Wanderlust in his blood?

Perry Morcombe is the CEO, founder and managing director of Brisbane-based company Travel Team, formerly known as Seniors Holiday Travel. He’s been running the company for 20 years and was in the Department of Veterans’ Affairs for 23 years before that. We thought he’d have some interesting experiences to share as well as observations on how travel has changed over the years. We almost had to handcuff him to his desk, but he very kindly made the time to answer these questions.

You’ve visited 28 countries?
Yes – so far! Whenever I’m asked if I’ve been to XYZ country, if I haven’t, my answer is always: Not yet! I’m planning on visiting a few new countries every year, but of course, I also want to go back to my favourite ones, so it’s a real balancing act. Decisions, decisions!

Now that Travel Team is 20 years old, I’ve created a new travel concept, ‘Live Y♥ur Life’ travel, where I create bucket-list holidays and personally accompany our happy travel club members. So my list of visited countries will rapidly grow over the next few years.


What have you noticed over the journey in relation to travel for or by the over-50s? Are more people travelling?
They are. Baby boomers are reaching retirement age and rewarding themselves with regular overseas holidays.

One of the most popular tour styles to Europe 10 or 20 years ago was the multi-country grand tour of Europe. There was a famous movie many years ago, If it’s Tuesday, this must be Belgium – Google tells me it was made in 1969, in fact, so that’s nearly 50 years ago!


Are they heading to different countries compared with 20 or 10 years ago?
Travellers are taking shorter tours, or they may combine two shorter tours, to focus on the regions that really catch their eye.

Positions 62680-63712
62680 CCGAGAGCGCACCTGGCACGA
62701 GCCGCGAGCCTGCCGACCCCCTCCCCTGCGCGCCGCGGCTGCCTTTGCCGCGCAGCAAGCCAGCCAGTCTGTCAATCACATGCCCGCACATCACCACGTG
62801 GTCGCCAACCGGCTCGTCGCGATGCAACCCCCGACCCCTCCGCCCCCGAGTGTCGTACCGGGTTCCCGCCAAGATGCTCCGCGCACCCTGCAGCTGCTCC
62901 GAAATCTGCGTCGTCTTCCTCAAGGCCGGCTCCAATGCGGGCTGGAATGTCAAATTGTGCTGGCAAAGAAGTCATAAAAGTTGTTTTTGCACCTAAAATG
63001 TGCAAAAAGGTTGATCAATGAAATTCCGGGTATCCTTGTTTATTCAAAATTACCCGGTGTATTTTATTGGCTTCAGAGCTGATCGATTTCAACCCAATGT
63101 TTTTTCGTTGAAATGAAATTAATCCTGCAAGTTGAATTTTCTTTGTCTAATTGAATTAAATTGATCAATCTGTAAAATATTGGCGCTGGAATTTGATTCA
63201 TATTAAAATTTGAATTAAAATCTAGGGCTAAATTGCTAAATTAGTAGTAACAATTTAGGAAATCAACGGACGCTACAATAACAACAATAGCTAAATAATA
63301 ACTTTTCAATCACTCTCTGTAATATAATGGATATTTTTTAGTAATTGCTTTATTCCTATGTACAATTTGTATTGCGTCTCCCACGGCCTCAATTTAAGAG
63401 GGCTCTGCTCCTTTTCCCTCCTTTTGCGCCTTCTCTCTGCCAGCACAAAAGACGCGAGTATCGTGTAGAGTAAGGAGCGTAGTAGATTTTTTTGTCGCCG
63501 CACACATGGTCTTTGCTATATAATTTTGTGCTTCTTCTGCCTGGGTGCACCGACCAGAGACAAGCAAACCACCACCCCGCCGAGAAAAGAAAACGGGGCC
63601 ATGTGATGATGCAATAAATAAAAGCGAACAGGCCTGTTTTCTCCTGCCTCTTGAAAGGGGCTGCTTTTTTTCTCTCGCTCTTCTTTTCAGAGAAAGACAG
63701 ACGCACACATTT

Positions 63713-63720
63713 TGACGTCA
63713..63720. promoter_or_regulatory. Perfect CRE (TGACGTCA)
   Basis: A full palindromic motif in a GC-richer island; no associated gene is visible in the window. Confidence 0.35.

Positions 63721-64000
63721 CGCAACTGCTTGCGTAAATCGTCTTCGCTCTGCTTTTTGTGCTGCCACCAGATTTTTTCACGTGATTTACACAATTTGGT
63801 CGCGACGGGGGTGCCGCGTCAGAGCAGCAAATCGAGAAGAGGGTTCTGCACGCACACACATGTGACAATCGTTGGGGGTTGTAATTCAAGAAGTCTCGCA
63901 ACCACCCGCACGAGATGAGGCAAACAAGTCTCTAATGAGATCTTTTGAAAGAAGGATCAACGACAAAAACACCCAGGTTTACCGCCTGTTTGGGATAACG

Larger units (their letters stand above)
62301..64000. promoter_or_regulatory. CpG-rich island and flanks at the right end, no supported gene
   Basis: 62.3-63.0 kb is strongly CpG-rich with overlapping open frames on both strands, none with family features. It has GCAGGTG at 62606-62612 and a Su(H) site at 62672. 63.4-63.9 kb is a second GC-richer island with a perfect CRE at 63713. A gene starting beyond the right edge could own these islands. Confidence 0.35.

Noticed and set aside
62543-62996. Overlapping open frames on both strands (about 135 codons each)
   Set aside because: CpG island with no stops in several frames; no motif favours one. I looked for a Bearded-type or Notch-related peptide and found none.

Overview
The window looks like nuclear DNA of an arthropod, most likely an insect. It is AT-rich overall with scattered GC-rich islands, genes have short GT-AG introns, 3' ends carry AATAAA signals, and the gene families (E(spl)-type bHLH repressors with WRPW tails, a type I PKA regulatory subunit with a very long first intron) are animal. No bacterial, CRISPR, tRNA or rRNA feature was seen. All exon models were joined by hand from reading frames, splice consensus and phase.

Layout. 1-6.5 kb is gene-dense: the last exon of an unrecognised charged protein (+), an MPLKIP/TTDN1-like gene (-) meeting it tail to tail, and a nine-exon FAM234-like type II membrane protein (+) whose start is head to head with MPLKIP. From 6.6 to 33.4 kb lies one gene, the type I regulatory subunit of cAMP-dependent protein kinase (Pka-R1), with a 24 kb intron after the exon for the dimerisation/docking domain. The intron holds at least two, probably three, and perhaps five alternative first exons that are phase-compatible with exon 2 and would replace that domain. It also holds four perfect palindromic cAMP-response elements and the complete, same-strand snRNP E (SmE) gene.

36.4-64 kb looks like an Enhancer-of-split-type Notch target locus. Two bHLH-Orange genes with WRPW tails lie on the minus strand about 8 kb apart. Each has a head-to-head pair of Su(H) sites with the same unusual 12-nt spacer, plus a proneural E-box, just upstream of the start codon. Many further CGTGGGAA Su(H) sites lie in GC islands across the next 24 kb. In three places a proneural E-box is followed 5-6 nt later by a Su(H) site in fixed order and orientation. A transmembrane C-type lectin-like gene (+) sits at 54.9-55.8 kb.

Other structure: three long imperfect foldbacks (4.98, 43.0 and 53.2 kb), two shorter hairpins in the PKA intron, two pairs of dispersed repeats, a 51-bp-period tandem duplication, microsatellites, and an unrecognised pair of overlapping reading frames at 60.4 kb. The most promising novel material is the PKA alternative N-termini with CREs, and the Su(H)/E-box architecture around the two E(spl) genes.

Or they may combine several travel styles, e.g., a Europe river cruise, with a coach tour, with a couple of train trips and two or three cities with a few nights in each city.

Another thing I’ve noticed is that baby boomers are wanting to visit more and more different destinations.


Are people more adventurous?

People are going to more adventurous places, but having said that, most still go to the traditional destinations before moving on to the more adventurous ones.


Are they more physically capable?
We are fitter than our parents and grandparents were at the same age. We exercise more, we eat better, and we have access to better healthcare.

I’ve been going to a gym for nearly a decade now and I’m fitter and stronger than when I was 50, 40, 30 or even 20! I’ve just started yoga, at 66, and I’m loving it.


Are they more demanding?
Baby boomers are looking for advice and assistance, support and care.

They often research what they’re interested in before contacting one of our travel experts for advice and assistance in putting together their ‘dream’ holiday, which is what we specialise in. I don’t think that they or we are ‘more demanding’ than we used to be, but we do appreciate someone taking care of everything for us. After all, after a lifetime of working, I think we’re entitled to this!


My view is that travel should challenge, stimulate, broaden the mind and get you out of your comfort zone. What are your thoughts?
There is a lot of research now showing that physical and mental exercise can combine to keep our body and brain younger and healthier. Travel is one way to help achieve both. As an example, when I was at school, I didn’t study history – being in the maths and science classes – but I’m so excited about my ‘Live Y♥ur Life’ tour to Spain with a cruise across the southern Mediterranean Sea next April – so much history to experience, to learn about and to enjoy.